During and after the Napoleonic Wars, popular radicals such as William Cobbett routinely drew attention to what they called ‘Old Corruption’, or simply ‘Corruption’, or ‘the System’, or ‘the Thing’. They used such words interchangeably to describe a parasitic political system that took an unprecedented amount of tax money out of the pockets of Britons and transferred it to those of a narrow band of well-connected insiders through a wide variety of nefarious means. The latter included the grant of sinecures, reversions, church patronage, lucrative government contracts, an indirect-tax regime that obliged the common people to pay a disproportionate share of the state's fiscal burden, and a series of commercial and financial policies that served the interests of large landowners and City financiers at the expense of the unenfranchised.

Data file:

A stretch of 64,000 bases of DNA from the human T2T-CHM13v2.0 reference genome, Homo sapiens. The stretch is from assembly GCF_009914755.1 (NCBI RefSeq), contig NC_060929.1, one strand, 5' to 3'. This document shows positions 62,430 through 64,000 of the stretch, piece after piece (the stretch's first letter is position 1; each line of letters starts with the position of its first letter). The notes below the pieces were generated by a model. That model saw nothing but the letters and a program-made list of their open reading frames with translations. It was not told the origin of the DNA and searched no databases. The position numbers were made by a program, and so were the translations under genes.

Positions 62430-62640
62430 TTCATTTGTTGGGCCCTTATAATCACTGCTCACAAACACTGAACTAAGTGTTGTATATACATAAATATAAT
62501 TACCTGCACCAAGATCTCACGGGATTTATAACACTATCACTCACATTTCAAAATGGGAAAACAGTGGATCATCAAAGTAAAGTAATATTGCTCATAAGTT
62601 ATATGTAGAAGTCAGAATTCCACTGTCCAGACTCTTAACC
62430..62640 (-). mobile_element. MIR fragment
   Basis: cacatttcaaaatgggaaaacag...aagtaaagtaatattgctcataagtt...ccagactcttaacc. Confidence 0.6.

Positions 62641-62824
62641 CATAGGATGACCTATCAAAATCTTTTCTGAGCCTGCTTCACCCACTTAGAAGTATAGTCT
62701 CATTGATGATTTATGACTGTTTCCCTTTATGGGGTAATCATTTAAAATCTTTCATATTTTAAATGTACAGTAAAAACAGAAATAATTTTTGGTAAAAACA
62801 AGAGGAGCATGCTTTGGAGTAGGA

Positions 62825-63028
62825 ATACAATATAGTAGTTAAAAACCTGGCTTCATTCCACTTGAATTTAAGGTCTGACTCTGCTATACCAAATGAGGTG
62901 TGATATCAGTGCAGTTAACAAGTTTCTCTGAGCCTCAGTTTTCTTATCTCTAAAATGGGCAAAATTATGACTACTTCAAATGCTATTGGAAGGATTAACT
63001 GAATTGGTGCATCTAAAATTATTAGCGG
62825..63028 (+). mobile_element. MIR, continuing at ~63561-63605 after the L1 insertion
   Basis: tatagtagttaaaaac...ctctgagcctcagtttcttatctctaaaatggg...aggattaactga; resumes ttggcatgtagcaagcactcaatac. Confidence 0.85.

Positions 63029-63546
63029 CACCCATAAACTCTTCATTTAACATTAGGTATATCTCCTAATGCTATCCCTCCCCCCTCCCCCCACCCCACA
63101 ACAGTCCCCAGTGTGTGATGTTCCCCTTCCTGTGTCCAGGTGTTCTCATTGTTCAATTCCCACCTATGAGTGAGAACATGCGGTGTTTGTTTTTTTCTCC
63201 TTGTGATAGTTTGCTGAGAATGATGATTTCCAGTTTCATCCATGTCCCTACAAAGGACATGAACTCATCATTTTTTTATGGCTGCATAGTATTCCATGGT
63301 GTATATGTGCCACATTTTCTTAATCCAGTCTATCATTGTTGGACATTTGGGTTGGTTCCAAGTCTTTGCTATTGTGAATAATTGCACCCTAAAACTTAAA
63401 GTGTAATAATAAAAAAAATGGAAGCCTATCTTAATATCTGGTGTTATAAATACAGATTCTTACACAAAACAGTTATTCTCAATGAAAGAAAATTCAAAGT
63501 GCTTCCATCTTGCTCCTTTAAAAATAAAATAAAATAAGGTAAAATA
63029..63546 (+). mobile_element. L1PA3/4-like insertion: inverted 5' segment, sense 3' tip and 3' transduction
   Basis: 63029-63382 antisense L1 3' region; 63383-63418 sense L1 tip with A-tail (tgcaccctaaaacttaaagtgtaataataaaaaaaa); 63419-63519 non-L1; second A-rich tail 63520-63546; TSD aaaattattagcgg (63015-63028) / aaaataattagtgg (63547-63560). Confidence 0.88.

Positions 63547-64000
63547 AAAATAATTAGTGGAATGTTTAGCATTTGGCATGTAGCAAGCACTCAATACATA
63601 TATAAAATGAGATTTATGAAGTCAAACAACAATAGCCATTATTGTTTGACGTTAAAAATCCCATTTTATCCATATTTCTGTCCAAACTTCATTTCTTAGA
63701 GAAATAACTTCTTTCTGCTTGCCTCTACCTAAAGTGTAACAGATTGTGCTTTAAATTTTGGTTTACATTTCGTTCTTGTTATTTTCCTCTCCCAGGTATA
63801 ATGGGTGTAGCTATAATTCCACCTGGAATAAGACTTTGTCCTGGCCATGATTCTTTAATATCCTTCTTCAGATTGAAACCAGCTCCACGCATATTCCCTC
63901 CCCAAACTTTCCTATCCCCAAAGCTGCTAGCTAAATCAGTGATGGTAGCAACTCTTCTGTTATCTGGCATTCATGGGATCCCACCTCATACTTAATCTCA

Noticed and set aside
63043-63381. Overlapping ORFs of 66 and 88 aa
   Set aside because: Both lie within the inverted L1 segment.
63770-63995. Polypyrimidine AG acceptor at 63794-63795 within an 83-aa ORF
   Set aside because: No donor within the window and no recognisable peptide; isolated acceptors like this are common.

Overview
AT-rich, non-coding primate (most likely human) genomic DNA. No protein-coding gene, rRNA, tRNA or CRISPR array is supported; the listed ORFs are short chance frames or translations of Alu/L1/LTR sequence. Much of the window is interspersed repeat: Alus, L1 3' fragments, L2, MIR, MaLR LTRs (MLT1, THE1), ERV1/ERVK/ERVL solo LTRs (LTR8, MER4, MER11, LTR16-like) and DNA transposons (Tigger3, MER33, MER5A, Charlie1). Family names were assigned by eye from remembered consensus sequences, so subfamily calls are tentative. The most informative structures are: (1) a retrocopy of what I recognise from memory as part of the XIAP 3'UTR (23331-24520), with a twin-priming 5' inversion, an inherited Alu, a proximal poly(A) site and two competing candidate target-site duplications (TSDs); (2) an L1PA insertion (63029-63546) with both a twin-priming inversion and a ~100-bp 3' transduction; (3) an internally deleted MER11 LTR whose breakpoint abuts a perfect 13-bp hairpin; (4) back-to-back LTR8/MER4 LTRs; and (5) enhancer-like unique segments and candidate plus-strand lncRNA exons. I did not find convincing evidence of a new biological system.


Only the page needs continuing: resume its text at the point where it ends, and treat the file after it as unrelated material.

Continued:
This critique of systematic rapacity obviously owed much to the traditional ‘country’ suspicion of placemen, stockjobbers, and the like, and just as much to Thomas Paine's Rights of Man, which devoted so much attention to the maldistributive effects of a ‘government of loaves and fishes’ that thrived on chronic warfare. But the critique of ‘Old Corruption’ in the early nineteenth century was in many respects a critique of something quite new, for it was chiefly propelled by the enormous scale of the British war effort against revolutionary and Napoleonic France.